With sharp suits and new shoes;
But he weren't much older than that season's cornstalks.
Her days had been empty and blank,
Like dishes drying in a rack;
So when he asked her if she'd like to go for a ride, she didn't have to think it over much.
He was a businessman,
Relieving banks of excess inventory at the urging of a Browning automatic rifle.
She liked the movies and wrote poetry in a neat hand while waiting in the getaway car.
She called him "Daddy."
He called her "Sugar Darlin'."
All throughout Texas and points north,
He enacted transactions and then left the law choking on his dust down the back country roads.
He said, "Am I scarin' you, Darlin'?"
She said, "Drive faster, Daddy, I'm gettin' bored."
At motor courts outside Enid or New Braunfels,
They'd ruin the sheets, then leave a ten dollar tip.
Lots of people knew who they were, but it was a donkey's age before anybody snitched.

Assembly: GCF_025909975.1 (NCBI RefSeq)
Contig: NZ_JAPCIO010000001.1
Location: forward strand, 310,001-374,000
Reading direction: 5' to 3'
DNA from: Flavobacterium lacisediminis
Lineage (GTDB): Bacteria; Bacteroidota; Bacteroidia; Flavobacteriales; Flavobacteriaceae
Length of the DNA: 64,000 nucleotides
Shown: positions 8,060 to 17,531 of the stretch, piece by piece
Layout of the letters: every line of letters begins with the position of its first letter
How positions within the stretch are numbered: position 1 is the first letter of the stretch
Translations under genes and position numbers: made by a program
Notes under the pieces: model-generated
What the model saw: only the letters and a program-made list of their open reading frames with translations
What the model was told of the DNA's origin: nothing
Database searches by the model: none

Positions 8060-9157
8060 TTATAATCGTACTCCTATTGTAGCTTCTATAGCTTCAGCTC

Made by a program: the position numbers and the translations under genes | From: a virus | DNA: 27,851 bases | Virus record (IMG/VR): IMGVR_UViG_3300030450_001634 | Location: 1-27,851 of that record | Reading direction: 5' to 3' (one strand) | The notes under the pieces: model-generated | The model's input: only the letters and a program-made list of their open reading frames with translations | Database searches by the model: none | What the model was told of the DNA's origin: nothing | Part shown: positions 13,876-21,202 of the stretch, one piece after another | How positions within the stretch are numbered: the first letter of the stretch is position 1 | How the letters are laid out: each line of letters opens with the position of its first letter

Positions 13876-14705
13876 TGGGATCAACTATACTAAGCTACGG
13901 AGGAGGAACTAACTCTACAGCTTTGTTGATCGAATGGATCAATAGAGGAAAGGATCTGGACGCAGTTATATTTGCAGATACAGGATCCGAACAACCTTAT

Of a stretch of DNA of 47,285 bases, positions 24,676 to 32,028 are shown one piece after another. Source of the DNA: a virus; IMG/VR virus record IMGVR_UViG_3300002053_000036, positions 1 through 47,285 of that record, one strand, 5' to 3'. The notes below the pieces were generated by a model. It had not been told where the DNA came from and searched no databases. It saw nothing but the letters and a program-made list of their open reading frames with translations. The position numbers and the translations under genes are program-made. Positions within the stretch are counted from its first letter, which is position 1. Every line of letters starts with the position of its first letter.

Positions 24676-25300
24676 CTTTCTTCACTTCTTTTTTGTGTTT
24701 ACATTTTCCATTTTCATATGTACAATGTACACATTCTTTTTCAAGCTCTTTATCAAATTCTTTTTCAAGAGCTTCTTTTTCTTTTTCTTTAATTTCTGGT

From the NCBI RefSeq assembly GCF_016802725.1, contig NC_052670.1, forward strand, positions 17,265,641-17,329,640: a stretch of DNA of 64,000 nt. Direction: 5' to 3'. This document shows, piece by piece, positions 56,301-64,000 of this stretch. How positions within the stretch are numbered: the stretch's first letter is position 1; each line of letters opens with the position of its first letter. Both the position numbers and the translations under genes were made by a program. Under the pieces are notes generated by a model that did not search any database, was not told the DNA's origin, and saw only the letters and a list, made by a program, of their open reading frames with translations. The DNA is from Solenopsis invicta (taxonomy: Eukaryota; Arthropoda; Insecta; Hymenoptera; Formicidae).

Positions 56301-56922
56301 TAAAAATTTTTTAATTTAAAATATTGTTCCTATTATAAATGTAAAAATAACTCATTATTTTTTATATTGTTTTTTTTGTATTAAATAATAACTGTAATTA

It was September, early in the evening,
And they had just stopped their car a minute to smell the sun-warmed country grass and have a smoke when judgement came.
The windows shattered into her eyes and she couldn't see that part of his head was gone, so she covered him with her body to protect him;
The stolen V-8 rocked them like babies in a cradle with every impact,
And she said "Daddy" in his ear one last time in the moment before her heart stopped forever.
Later, pictures of them dead sold for a nickel,
And their car turned up at carnival sideshows for years
With one headlight remaining,
And seemingly ready to light up the road,
As if they might yet come barreling down it.
photograph: Clyde Barrow and Bonnie Parker, on whom my poem is very very loosely based. Some of these things happened to them, some to others, and some are made up.